There’s no one out there, revisited

I posted some time ago (here) about Gaya’s famous teaching: “there’s no one out there, just a bunch of mirrors reflecting you back to yourself.” It took me nearly a year to really grasp the magnitude of how this principle actually operates. In short, there are many different ways to think about this idea.

One is that every time you are emotionally triggered by something, it’s an invitation to go inside and discover more about yourself. The trigger is a gift; a clue, of sorts, letting you know that there is some negative self-judgment hanging out in your subconscious, waiting to be healed. Another way to think about this is that the external world is just a reflection of what’s going on inside of you. If you have chaos, or drama, or negativity in the world around you, look inward and you’ll see that that is precisely what’s happening inside your mind. If someone is mistreating you on the outside, I’d bet you are mistreating yourself on the inside. (No blame or judgement – just food for thought). A third perspective is that all the judgments you hold about other people, are really all about you. They have nothing to do with the behavior or appearance of another person. This last perspective was the subject of my previous post.

I could go on about this all day, but what I wanted to share here is a recent article from mindbodygreen by Dr. Lissa Rankin. “What the universe is really trying to tell you.” Lissa does a great job of asking just the right questions about this, often controversial, topic. The article offers another avenue to think about the world-as-mirrors principle. Here is the response I posted to the piece (on facebook).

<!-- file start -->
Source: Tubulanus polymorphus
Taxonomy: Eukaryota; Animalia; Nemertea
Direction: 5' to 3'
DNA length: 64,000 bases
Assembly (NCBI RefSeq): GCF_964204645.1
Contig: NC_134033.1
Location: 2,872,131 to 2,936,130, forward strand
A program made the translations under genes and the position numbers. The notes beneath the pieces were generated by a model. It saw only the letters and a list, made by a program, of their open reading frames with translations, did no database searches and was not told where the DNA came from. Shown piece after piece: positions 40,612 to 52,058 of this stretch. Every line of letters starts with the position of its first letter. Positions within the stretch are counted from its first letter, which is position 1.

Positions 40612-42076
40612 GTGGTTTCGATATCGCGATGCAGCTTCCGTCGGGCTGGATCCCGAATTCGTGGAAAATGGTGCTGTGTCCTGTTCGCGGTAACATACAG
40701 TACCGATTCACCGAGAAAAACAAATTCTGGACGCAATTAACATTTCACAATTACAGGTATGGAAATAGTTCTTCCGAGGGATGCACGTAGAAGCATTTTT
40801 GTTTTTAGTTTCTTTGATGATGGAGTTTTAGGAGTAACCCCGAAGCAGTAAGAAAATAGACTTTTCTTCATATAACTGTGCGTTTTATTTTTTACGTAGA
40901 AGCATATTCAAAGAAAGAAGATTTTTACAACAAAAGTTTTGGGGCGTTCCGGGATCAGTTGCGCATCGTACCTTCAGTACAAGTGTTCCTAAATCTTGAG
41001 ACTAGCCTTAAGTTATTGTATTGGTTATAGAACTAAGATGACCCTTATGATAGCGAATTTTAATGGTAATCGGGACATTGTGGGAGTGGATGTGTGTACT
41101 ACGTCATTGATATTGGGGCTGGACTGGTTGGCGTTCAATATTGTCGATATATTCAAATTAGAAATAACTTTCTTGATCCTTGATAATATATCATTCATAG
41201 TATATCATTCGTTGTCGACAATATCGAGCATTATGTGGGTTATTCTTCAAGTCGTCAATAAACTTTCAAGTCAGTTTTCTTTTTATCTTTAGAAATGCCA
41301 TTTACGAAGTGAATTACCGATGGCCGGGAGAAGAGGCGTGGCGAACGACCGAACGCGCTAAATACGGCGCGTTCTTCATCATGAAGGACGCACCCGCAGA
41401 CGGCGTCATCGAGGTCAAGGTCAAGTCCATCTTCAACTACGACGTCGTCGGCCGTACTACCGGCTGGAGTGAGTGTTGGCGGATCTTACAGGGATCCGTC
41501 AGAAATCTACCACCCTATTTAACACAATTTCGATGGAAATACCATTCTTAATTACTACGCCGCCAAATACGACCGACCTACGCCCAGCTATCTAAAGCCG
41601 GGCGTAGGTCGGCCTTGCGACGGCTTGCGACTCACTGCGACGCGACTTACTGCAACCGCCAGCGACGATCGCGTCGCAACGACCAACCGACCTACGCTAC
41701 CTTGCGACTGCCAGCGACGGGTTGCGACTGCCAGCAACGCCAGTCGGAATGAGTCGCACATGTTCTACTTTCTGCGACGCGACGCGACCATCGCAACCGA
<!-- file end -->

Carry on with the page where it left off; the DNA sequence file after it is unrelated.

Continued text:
The way i see it – this principle operates in the macro and micro sense. Our unconscious shadow side may, in fact, be manifesting our external reality in order to teach us, or allow us to experience being human. But in the micro (or local) sense, we absolutely create the story of what happens to us. And those are the feelings we experience as reality. Events objectively are value neutral, neither good nor bad. It’s the story we create around them that creates our reality. What if our conventional stories about life events aren’t accurate? What if we celebrate someone’s passing, instead of turning it into a tragic event? What if we experience loss and savor the grief as a beautiful human experience, while at the same time feeling excited for the person’s transition? This may sound morbid, but if you consider the implications, what’s really lost by changing all of our interpretations to positive ones? What if we drop all the story-lines?

Before you all get out your pitchforks, let me just say that I’m not indifferent to suffering – just the opposite. It is with a heart full of compassion and great empathy that I offer the possibility that we can perceive life differently. That perhaps we aren’t victims of a cruel unpredictable world at all. Instead we are absolutely in control of our experience (if you take time to develop the awareness that you have a choice of how to live in the world). Maybe, just maybe, life is actually a beautiful magical experience, just waiting for you to be able to see it clearly.